Chernobyl linked to British children's deaths

The Chernobyl nuclear disaster may have caused the deaths of 1000 children across England and Wales, as rain from contaminated clouds fell on parts of England and Wales, new research suggests.

The Chernobyl area, pictured by the Russian Mir spacecraft in 1997

The Chernobyl area, pictured by the Russian Mir spacecraft in 1997

Twenty years after the disaster, epidemiologist John Urquhart told the Nuclear Free Local Authorities conference in London on Thursday that he had found an "almost perfect correlation" between areas where rain from radioactive clouds fell, and an 11% increase in infant deaths.

Nationwide averages have so far masked the regional increases in infant death rates. But when seen in conjunction with a detailed nuclear fallout map based on meteorological data, a different picture emerges, he said.

The researcher obtained infant death figures from 1983 to 1992 for 200 hospital districts across England and Wales. He found regional increases in infant deaths following the accident, which happened on 26 April 1986, in areas where plumes of rain brought nuclear fallout onto the ground.

One such radioactive plume started on the Isle of Wight, a second clipped the coast of Kent, another spread out east of London. Parts of Northern England and Wales were also heavily contaminated following the disaster, the research found.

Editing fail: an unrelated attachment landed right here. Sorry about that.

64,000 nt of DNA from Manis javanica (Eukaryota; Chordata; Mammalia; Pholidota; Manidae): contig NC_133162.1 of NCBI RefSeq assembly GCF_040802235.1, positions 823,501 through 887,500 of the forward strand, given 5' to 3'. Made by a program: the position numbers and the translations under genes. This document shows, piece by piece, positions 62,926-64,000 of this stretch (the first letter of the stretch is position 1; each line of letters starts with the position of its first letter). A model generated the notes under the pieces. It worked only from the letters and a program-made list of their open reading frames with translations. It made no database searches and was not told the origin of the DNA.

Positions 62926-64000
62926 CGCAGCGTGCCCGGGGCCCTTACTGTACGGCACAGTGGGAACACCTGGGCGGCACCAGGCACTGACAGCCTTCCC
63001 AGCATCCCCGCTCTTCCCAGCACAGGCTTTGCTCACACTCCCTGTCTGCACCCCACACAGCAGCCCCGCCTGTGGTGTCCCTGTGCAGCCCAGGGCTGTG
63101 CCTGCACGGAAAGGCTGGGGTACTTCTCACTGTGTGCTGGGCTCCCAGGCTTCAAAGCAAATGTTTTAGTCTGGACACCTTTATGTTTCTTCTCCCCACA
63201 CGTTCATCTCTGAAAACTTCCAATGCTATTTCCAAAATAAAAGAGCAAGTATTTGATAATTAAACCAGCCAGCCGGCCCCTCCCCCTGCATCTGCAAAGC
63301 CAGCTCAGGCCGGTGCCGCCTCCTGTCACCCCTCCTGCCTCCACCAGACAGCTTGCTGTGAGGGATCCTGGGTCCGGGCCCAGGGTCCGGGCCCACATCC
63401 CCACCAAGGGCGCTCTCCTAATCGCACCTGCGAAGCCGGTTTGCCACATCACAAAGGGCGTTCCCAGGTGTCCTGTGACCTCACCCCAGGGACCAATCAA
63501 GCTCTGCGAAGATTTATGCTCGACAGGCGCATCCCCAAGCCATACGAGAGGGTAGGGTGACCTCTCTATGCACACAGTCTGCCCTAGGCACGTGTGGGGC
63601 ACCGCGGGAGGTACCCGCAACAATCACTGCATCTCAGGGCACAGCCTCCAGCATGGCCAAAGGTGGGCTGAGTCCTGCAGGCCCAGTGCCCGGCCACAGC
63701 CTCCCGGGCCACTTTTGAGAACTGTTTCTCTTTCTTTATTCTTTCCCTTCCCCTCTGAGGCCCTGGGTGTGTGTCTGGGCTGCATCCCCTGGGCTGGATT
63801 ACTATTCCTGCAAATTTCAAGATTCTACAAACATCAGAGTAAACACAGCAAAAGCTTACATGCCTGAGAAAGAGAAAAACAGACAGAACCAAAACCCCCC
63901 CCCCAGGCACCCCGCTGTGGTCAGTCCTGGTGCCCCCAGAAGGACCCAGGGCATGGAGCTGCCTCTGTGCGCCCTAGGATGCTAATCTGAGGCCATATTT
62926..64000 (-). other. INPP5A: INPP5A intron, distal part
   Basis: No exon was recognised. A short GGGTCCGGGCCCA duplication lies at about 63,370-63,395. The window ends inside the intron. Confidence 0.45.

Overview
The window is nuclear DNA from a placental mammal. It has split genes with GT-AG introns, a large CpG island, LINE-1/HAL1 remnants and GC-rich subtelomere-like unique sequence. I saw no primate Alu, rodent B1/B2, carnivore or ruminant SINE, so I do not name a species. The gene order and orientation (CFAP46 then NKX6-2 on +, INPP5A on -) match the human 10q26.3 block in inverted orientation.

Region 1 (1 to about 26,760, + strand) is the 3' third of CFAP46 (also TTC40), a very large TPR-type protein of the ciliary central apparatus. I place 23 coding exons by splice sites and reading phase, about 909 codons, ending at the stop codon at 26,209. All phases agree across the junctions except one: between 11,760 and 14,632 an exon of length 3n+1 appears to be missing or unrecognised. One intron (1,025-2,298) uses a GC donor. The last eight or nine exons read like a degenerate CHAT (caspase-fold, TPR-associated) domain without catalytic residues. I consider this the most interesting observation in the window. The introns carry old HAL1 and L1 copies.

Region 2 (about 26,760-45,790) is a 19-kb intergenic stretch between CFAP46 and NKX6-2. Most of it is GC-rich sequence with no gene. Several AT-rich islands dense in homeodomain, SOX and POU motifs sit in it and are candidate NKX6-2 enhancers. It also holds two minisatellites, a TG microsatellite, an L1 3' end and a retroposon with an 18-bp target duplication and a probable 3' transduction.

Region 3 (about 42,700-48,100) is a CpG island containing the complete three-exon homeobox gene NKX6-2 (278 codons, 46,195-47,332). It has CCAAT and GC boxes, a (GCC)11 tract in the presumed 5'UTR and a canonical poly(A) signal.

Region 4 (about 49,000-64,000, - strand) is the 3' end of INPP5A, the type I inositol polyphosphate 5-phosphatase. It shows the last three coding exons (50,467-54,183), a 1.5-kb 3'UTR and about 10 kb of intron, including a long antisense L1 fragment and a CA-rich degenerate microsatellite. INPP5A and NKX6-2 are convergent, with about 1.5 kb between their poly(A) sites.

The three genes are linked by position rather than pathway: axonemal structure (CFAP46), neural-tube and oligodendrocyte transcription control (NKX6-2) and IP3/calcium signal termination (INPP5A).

"What is unnerving are the leaps in infant deaths following the leap in radioactive fallout," John Urquhart told the London audience, in which anti-nuclear sentiment dominated.

"For example, the whole of Yorkshire is virtually clear and shows an infant death excess of 0% whereas in the radioactive area of the far west, Bradford, infant deaths in 1986 rose by 60% over previous years," he said.

The Government should consider implications of the research for emergency planning, John Urquhart said. For example, as radiation can persist in reproductive organs, children not yet conceived when a nuclear disaster occurs can be affected by the fallout, he said.

"Bear in mind that here in London you are only 150 miles down wind of the French nuclear reprocessing plant at Cap La Hague which contains a radioactive inventory 30 times that of Chernobyl," he said.

Numerous other speakers at the conference used Chernobyl as an example when arguing that nuclear power should not be included in Britain's future energy mix, which the on-going energy review is to decide.

Darren Johnson, Green party representative on the GLA, said: "If Chernobyl teaches us anything it is that nuclear power and nuclear weapons have no place anywhere on earth."

By Goska Romanowicz


| nuclear


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